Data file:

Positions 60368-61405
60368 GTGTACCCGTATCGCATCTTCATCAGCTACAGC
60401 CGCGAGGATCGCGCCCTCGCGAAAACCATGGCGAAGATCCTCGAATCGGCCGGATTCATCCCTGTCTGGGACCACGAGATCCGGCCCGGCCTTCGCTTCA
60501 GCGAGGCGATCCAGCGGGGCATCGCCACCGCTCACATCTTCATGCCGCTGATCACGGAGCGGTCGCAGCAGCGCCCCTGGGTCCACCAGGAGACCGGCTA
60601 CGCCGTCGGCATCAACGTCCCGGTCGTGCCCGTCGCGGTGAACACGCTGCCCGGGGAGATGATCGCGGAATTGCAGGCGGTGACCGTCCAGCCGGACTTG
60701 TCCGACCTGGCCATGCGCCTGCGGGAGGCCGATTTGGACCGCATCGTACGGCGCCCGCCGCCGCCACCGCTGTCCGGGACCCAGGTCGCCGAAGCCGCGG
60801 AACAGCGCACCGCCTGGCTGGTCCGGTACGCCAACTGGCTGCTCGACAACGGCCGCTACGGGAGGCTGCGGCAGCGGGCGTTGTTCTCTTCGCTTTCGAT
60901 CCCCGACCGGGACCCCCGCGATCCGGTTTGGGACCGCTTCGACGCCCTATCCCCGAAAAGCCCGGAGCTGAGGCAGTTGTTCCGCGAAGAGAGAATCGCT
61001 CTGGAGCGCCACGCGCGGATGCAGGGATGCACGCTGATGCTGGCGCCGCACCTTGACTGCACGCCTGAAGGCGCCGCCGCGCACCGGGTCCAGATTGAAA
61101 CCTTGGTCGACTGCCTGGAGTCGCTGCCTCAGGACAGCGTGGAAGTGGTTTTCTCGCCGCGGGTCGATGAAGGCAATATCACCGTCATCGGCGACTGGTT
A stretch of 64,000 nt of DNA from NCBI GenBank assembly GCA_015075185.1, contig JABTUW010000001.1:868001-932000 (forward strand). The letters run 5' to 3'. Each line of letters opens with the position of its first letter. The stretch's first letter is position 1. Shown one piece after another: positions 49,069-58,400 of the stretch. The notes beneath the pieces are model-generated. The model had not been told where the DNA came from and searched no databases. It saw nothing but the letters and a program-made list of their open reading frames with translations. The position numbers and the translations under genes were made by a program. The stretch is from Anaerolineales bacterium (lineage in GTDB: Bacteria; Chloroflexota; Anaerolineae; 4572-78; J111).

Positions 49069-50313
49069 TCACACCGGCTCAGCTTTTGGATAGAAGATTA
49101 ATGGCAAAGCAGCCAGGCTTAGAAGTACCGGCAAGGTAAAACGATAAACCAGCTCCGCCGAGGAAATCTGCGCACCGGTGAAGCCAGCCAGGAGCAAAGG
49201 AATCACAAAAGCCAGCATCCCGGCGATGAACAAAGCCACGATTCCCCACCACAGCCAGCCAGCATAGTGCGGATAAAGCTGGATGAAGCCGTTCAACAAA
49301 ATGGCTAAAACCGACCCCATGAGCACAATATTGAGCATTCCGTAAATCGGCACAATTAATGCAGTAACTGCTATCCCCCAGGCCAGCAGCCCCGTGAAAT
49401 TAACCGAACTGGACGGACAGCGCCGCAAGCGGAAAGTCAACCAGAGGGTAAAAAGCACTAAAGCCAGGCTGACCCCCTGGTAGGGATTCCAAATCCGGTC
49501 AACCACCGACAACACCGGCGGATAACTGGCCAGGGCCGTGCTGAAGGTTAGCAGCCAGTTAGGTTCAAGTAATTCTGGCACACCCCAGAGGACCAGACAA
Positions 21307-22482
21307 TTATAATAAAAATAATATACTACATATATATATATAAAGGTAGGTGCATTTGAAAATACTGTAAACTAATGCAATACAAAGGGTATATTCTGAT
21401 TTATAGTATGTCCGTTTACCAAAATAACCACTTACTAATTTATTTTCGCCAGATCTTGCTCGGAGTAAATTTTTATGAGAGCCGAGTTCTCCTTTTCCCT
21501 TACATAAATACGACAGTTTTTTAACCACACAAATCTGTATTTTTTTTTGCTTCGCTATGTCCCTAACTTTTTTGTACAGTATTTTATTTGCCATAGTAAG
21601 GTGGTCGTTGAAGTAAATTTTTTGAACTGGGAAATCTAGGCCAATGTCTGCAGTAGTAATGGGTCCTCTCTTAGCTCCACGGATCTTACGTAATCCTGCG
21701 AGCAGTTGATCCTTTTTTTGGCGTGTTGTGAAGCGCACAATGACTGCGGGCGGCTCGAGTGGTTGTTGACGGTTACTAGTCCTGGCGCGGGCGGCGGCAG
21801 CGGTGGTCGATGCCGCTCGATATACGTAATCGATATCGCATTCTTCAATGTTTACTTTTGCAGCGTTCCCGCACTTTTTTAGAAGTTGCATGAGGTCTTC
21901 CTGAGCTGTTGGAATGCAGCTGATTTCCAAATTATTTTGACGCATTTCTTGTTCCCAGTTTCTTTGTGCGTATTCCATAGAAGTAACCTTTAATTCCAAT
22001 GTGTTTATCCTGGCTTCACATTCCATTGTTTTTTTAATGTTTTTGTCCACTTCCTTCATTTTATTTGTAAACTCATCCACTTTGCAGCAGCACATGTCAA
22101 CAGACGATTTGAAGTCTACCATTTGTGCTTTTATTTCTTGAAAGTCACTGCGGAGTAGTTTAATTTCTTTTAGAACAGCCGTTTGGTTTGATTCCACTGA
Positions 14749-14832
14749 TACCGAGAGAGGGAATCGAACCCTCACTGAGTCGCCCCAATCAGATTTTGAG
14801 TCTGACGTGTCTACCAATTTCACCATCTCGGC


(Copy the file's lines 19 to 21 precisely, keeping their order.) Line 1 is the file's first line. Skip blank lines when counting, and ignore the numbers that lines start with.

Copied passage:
Positions 21307-22482
21307 TTATAATAAAAATAATATACTACATATATATATATAAAGGTAGGTGCATTTGAAAATACTGTAAACTAATGCAATACAAAGGGTATATTCTGAT
21401 TTATAGTATGTCCGTTTACCAAAATAACCACTTACTAATTTATTTTCGCCAGATCTTGCTCGGAGTAAATTTTTATGAGAGCCGAGTTCTCCTTTTCCCT